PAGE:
EDITED BY VICTORIA OKON
“Are you ready? Zora!! Are you ready?!!”.
That was Zainab screaming at me over the phone. Nothing ever changes with Zainab – loud, boisterous and confident. I should also add that Zainab is exceptionally stubborn, and she was not going to let me change the conversation unless I responded in the affirmative. I found it difficult to respond on cue, which of course, made it fun for her.
But I was ready… and excited.
Our mutual best friend, Cynthia, had just returned after completing her master’s program in Digital Media in the United Kingdom. Zainab and I had spent the past two weeks working to hold a surprise party for her. Personally, I could not wait to see her, I truly missed her.
Zainab, Cynthia and I had grown up together. We met in primary school and eventually went to the same secondary school where we developed a closer bond. Even after we got admissions into different higher institutions for our first degree, we always took out time to further strengthen the relationship over the holidays.
Although, I had just moved to Lagos state to start my new job while Zainab had decided to stay after completing her NYSC programme. Cynthia, on the other hand, had left for the UK after graduating, but we all kept in touch one way or another. Apart from a couple of arguments and tears, we still remained best friends.
We picked Cynthia up from her new apartment, and we drove round Lagos for over two hours. Oh yes! We were loud and proud. We gorged on pizza, ice cream, cakes – it was my cheat day!
Late in the evening, we were back in Cynthia’s house, reminiscing.
“I’m so happy to see you again, Cynthia. I know you got plans to secure the bag, and I can’t wait to get my usual ten percent”, said Zainab. I laughed, playfully shoving her shoulder. Cynthia, smiling mischievously, dipped her hand in her bag, as she slowly struggled with something.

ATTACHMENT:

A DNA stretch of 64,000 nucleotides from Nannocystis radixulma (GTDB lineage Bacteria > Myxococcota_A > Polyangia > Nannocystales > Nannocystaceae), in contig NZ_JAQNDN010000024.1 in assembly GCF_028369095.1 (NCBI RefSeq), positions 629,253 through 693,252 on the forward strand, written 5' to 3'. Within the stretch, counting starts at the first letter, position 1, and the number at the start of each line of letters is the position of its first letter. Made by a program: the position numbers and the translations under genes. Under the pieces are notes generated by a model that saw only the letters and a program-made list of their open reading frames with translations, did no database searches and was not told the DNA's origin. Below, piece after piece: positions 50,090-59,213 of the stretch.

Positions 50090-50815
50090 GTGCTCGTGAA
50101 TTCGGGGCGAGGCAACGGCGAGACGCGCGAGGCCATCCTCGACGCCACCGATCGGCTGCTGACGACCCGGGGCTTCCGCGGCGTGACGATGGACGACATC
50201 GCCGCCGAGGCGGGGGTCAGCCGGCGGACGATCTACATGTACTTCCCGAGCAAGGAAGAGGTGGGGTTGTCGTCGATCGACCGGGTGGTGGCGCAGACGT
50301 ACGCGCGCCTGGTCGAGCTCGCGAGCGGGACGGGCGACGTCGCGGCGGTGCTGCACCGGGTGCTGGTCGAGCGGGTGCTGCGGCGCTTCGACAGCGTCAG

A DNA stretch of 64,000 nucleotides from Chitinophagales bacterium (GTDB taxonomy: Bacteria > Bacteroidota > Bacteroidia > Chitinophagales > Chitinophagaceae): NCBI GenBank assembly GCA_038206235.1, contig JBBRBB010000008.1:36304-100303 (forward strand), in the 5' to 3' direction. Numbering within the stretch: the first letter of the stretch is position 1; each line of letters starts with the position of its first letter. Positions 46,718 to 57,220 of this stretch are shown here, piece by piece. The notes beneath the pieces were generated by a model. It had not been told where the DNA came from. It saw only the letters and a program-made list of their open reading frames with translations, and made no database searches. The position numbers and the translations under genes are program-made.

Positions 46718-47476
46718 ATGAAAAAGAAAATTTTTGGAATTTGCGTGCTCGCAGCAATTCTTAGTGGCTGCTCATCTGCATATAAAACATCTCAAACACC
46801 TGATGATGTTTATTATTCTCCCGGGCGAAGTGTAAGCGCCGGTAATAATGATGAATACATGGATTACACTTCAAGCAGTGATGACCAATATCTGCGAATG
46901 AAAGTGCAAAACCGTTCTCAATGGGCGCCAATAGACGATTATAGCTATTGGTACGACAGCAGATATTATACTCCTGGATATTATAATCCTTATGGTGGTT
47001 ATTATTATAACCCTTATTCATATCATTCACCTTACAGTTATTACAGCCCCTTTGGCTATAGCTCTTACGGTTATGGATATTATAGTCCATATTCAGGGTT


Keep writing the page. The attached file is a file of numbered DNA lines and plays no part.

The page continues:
“What are you doing?” Zainab asked. “Are we safe?”
Cynthia pulled her left hand from her bag. “Haha. How I made you look!”. Zainab screamed, covering her mouth. I grabbed Cynthia’s hand to take a closer look. It was a diamond ring, large enough to be expensive and excellently designed to look specially ordered. I hugged her tight.
“I didn’t even see this coming. How? When did this happen?” I asked.
“He proposed when I returned. I was thrilled – like you won’t believe it.” Zainab and I exchanged looks.
“Who proposed?” Zainab had stopped shouting and jumping at this point.
“It’s Ishmael”. I was stunned.
Mr Ishmael Akintunde used to be Cynthia’s lecturer while she studied for her first degree in Nigeria. Although he had only taught her for a single semester during her second year, he had spent the following two and a half years going after her, promising to leave his family – a wife and three children – to marry her.
Cynthia had stayed away from him and we all thought the issue was over, until his name resurfaced again last year. Cynthia had let it slip that Ishmael was also in London for a course, and they had reconnected while he was there. That night, Zainab and I did a little snooping around… a short visit to his Facebook page revealed to us that he was still married. Cynthia had tried to defend the relationship, telling us that she deserved to be loved, and he had promised to take care of her. We screamed, cried, pleaded, begged her to understand that she was about to break a happy home.
Smiling widely, Zainab hugged Cynthia. “I’m so happy, baby girl. Let’s do this! What’s the next step? I have not been a part of this sort of thing before”.
Right there, I realised that I had been cut off. Cynthia had needed support, someone to make her feel better about her choices and she had run to Zainab. Growing up, I had always believed that we were best friends because we shared the same values; a clear understanding about right and wrong; or in this case, how to not hurt or cheat others.
These were my best friends, but I also realised that our interests and ideologies had varied.
I had to decide either to support my friend of many decades or not…